Johnson & Johnson announced its fourth quarter results yesterday and while total pharmaceutical sales grew 17.6% year-on-year to $9.7bn (€7.8bn), the firm reported another quarter of declining sales of one-time top-selling biologic Remicade (infliximab).
In the US, Janssen – J&J’s biopharmaceutical subsidiary – has faced over a year of biosimilar competition from Pfizer’s Inflectra, and saw a second infliximab biosimilar marketed by Merck & Co. enter the market in July.
As such, management reported US sales of $1.1bn, down 8.5% on last year.
“This is more of a decline than the modest levels of erosion we experienced during the first three quarters of 2017,” said VP of investor relations, Joseph Wolk on a conference call.
But while Remicade export and international sales declined directly due to erosion from biosimilar competition in key markets such as Europe, Wolk said in the US “demand was relatively stable and the erosion was primarily driven by negative price.”
Discounts and rebates
The wholesaler acquisition cost (WAC) for Remicade is $1,159. This is the price J&J determined for wholesalers and direct purchasers but excludes discounts and rebates.
When Merck & Co.’s Renflexis entered the market, it was at a 35% discount on the WAC of Remicade, something matched by Pfizer, which originally launched Inflectra at a 15% discount.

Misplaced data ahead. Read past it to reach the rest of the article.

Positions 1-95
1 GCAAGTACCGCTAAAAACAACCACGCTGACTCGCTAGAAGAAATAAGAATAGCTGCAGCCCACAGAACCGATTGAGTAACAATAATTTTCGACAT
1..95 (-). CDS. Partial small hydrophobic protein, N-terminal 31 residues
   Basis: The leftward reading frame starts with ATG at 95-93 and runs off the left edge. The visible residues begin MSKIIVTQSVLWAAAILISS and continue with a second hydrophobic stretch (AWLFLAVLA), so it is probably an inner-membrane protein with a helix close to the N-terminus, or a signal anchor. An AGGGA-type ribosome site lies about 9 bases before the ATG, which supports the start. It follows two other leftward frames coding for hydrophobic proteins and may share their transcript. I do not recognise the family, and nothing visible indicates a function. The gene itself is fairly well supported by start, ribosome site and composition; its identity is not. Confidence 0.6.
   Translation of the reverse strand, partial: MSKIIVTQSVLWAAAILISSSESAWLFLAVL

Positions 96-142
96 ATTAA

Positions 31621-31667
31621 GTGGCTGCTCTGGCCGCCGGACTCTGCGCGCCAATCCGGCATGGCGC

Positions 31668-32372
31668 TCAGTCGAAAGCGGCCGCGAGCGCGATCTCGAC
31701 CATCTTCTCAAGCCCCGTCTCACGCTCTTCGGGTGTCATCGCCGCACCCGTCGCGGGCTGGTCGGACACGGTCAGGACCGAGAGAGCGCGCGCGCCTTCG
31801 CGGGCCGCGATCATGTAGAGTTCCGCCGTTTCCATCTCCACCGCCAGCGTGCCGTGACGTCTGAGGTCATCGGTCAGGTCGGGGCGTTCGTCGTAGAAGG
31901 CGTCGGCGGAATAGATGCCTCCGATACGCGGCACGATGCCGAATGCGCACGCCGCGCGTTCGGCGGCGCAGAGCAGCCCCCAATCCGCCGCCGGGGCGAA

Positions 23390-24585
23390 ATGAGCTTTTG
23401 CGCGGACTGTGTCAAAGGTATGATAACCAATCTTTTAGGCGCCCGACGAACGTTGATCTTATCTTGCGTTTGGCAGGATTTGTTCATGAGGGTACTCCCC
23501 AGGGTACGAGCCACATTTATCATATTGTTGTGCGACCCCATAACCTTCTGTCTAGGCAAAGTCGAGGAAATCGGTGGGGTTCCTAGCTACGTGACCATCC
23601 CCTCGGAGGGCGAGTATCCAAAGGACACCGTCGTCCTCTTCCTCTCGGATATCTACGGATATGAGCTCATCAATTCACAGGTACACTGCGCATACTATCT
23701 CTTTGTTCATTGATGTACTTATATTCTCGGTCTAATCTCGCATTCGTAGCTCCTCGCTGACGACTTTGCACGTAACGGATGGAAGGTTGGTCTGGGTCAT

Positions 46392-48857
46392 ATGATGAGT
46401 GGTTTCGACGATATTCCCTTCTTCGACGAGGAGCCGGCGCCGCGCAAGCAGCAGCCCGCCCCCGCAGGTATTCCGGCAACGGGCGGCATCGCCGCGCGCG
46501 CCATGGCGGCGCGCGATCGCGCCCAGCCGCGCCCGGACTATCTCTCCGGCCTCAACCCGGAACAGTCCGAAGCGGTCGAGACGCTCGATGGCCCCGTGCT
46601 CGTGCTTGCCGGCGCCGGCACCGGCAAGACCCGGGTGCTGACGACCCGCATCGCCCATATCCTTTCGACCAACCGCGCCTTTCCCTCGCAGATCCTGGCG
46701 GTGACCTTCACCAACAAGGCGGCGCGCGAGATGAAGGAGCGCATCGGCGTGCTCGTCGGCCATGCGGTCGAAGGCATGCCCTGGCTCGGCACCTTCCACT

Details on pricing changes were not shared on the call, but Janssen spokesperson Megan Farina told Biopharma-Reporter that Remicade’s list price “is only a starting point and is ultimately reduced by the discounts and rebates we give payers and providers.”
She declined to provide figures on these reductions, but said: “In contracting for Remicade, payers and providers have demanded and we have provided aggressive discounts.”
On the call, CFO Dominic Caruso reiterated that the firm “saw far less of an impact in 2017 than [it] had expected,” especially as Pfizer’s Inflectra has “now been on the market for over a year and we do have an additional biosimilar market entrant.”
But going into 2018, Caruso predicted the “acceleration” of biosimilar impact to Remicade, though was unable when asked to offer stakeholders a specific figure.